Tuesday, 4 April 2017

New search begins for missing Sewol passengers

As engineers proceeded Sunday with preparations to move the ill-fated ferry ashore, currently loaded on a semisubmersible transport vessel at Mokpo Port, South Korea's Ministry of Oceans and Fisheries announced a plan to resume an underwater search of the wreck site.

Starting from Sunday night, 50 divers were to begin work in rotation to search the seabed area of about 32,000 square meters, where the sunken Sewol lay for nearly three years until it was lifted out of the water last week.

In order to prevent the victims’ bodies from being lost during the lifting process, salvage engineers installed an underwater steel fence 200 meters long, 160 meters wide and 3 meters high. The area inside the fence was divided into 40 sections for detailed search.

“The maritime search operation inside the fence should begin tonight,” said Lee Cheol-jo, an official from the Oceans Ministry who oversees the salvage and search operation.

But the official cautioned that strong tide in the area might prevent active searching by divers. “We have strong tides today and may face difficulty diving,” Lee added.

Sewol sank nearly three years ago in the nation’s worst peace-time maritime disaster, leaving over 300 dead, mostly high school students on a field trip. Nine passengers are still unaccounted for. The search for those missing has been on hold since November 2014, when the government decided to salvage the ship without cutting it into pieces.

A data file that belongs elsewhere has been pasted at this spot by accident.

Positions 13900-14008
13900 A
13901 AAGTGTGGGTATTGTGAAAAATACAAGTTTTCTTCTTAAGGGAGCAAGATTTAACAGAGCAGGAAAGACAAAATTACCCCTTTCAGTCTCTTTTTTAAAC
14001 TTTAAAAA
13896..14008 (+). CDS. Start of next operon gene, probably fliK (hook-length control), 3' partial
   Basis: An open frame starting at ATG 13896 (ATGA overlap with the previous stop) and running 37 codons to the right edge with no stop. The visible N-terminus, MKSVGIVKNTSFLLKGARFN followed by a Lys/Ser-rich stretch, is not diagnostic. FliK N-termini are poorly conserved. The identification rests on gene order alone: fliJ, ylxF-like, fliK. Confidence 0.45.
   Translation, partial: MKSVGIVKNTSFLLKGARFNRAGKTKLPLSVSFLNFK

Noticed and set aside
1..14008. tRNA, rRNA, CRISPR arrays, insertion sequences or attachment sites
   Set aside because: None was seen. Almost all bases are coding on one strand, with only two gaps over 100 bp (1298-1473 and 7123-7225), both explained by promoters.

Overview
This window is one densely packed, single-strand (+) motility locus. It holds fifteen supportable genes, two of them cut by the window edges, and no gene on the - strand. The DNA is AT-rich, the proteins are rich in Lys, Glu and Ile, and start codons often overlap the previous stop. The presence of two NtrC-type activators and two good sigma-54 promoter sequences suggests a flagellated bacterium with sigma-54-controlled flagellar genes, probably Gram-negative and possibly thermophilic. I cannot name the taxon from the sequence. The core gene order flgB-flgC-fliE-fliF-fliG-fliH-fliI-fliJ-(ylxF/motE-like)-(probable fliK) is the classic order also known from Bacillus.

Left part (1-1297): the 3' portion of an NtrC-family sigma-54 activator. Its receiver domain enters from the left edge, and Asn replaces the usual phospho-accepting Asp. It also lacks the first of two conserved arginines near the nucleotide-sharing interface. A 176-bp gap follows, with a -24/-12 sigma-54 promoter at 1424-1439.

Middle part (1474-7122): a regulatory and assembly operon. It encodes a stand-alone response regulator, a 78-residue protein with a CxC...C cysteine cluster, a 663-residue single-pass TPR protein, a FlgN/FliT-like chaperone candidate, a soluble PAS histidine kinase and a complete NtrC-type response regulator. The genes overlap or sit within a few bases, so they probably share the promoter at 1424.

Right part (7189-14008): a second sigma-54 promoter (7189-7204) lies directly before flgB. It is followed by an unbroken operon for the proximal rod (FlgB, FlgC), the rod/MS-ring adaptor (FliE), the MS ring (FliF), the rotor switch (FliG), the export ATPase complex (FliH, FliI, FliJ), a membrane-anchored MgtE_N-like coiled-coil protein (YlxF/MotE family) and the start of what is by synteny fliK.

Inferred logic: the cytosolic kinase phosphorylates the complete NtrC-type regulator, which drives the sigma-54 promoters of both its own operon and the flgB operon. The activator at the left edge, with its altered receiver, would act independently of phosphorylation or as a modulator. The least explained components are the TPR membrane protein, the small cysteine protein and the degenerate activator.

On Sunday, some belongings of Sewol passengers were found as engineers worked to remove mud from the recovered ferry, which was transported to Mokpo Port on Friday. The ship is expected to be moved to a dry dock Thursday.

Among objects found were handbags, cards and pens, which presumably belonged to the victims, as well as the passport of the ship’s captain Lee Jun-seok, who is in prison on a life sentence for abandoning the ship and its passengers.

The search team also found fragments of animal bones on the ferry’s deck Sunday, where the team had found pieces of animal bone last week. The authorities had initially thought the pieces came from victims until the forensic experts said otherwise.

The government began the work of bringing the Sewol ashore by sending the first batch of transporters to pull the wreckage out of the transport vessel carrying it. The whole package of transporters is expected to arrive Thursday.